July 24, 2011

Founded on the Rock

Obedience doesn't always manifest itself in obvious ways, and so the counterfeit Christian may easily pretend to be real.

Scripture: Matthew 7:24-27; Leviticus 26:1-19; 1 John 2:1-6

Sermon Notes:

  1. Jesus concludes His sermon with four exhortations: 1) Enter the narrow gate; 2) Beware of false prophets; 3) Even religious enthusiasts may be fakes; and 4) Disobedience will lead to destruction.
  2. Jesus gives words of blessing and cursing as He concludes His sermon, similar to Leviticus 26 and Deuteronomy 28 where there is blessing for obedience and cursing for disobedience.
  3. Jesus promises blessing for hearing and obeying His words, and warns of destruction for disobedience.
  4. Unlike Moses' sermon, Jesus' sermon is the very voice of God commanding obedience and promising blessing and cursing.
  5. Both the wise and foolish man are in the church, but the wise man obeys Jesus' word and the foolish doesn't.
  6. This passage is an exhortation to action, calling us to put Jesus' teaching into practice.
  7. Moses calls the people to listen, to hear, and to do God's commandments (Deuteronomy 5:1).
  8. The gospel is not a message to which we merely give intellectual assent; it's the hard (narrow) way of daily following Jesus.
  9. Blessings and curses based on obedience are not unique to the Old Testament. The Lord equally commands obedience in the New Testament. (See Romans 1:5; 15:17-18; 1 John 2:1-6.)
  10. The Great Commission in Matthew 28:18-20 is the command to disciple the nations, teaching them to obey God's commands.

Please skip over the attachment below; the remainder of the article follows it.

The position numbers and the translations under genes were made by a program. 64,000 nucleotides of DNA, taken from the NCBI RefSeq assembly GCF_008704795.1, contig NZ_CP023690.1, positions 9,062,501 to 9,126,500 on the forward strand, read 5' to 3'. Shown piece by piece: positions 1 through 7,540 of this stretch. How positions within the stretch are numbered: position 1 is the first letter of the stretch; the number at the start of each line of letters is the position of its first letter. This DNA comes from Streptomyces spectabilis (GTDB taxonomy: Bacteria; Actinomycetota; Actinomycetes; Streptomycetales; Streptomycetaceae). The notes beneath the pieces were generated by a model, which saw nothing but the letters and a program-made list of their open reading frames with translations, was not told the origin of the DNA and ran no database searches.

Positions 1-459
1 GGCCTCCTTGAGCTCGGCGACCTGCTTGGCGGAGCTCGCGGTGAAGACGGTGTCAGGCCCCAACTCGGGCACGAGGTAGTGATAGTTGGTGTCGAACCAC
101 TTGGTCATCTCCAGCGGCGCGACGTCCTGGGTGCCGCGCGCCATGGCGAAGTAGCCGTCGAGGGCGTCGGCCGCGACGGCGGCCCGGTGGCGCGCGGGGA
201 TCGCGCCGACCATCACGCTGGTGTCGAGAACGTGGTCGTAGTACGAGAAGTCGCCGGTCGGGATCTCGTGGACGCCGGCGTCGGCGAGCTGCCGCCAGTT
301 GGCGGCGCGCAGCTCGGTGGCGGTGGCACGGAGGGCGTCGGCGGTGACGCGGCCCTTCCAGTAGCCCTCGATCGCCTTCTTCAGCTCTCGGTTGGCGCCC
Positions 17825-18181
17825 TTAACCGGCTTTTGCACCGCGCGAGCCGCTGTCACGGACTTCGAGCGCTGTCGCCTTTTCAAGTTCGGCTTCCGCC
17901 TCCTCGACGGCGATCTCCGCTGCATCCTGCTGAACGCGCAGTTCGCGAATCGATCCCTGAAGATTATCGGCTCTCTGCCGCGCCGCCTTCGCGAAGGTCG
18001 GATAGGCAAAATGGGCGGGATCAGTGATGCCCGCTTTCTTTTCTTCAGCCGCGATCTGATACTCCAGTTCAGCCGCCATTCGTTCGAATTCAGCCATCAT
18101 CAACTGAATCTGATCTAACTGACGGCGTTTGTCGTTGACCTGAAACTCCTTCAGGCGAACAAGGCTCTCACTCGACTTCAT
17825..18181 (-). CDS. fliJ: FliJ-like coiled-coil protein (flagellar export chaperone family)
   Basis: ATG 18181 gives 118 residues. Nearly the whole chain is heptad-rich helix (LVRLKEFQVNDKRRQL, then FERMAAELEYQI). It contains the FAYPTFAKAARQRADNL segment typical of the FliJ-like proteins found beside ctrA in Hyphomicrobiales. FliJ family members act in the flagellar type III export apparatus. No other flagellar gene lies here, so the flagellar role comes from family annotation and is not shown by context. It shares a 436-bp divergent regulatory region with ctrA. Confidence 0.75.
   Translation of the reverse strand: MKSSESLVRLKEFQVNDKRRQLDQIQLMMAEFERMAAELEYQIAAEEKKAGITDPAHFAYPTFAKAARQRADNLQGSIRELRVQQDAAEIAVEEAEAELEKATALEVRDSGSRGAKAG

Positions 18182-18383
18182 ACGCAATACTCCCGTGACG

11. Our salvation doesn't depend on our works. Rather, our ability to obey depends on our salvation (Ephesians 2:8-10).
  12. In Deuteronomy 6:20-25, the children are to be instructed that God has saved us and so we are to obey His commands for our good.
  13. Obedience makes us fruitful individuals, confirming our salvation, and fortifying our faith.
  14. Obedience doesn't always manifest itself in obvious ways, and so the counterfeit Christian may easily pretend to be real.
  15. Jesus turns our attention from outward acts of piety and obedience to the inner motivations which reveal the heart.
  16. Jesus wants to heal our hearts and to change our inner motivations: If you're set on earthly treasure, set it on heavenly treasure; if you're anxious about material goods, seek His kingdom first; if you pray to be heard by others, then pray in a closet; if you fast to receive recognition, then do it secretly.
  17. Are we focused on our neighbour or on ourselves?
  18. Who are you when the mask is taken off? Are you meek, a peace maker, do you mourn? Are you salt and light?
  19. When the world sees the fruit of our obedience, the consequence is that they'll give glory to our Father who is in heaven (Matt. 5:16).
  20. Do we love to merely hear the teaching? If we hear good teaching but fail to put it into practice we're doomed (cf. Ezekiel 33:30-32).
  21. It was the scholars who were opposed to Christ; true wisdom is applied knowledge.
  22. Let's be zealous for good works, which is our purpose (Eph. 2:10).
  23. He who began a good work in us will complete it (Philippians 1:6).
  24. When we obey Jesus we are not only blessed but we ourselves become a source of blessing.
  25. Do we seek to receive the Lord's affirmation: “Well done, good and faithful servant”?

Application Questions

  1. Why is it so important to examine our inner dispositions and motivations?
  2. What are the results of living obediently?
  3. What are the consequences of living carnally or hypocritically as a professing Christian?
  4. Why do both John and Paul insist strongly on obedience in their pastoral letters?
  5. What is the relationship between our salvation and obedience to God's commands?
  6. What changes are needed in my attitudes and actions this week to put Jesus' sermon into action?
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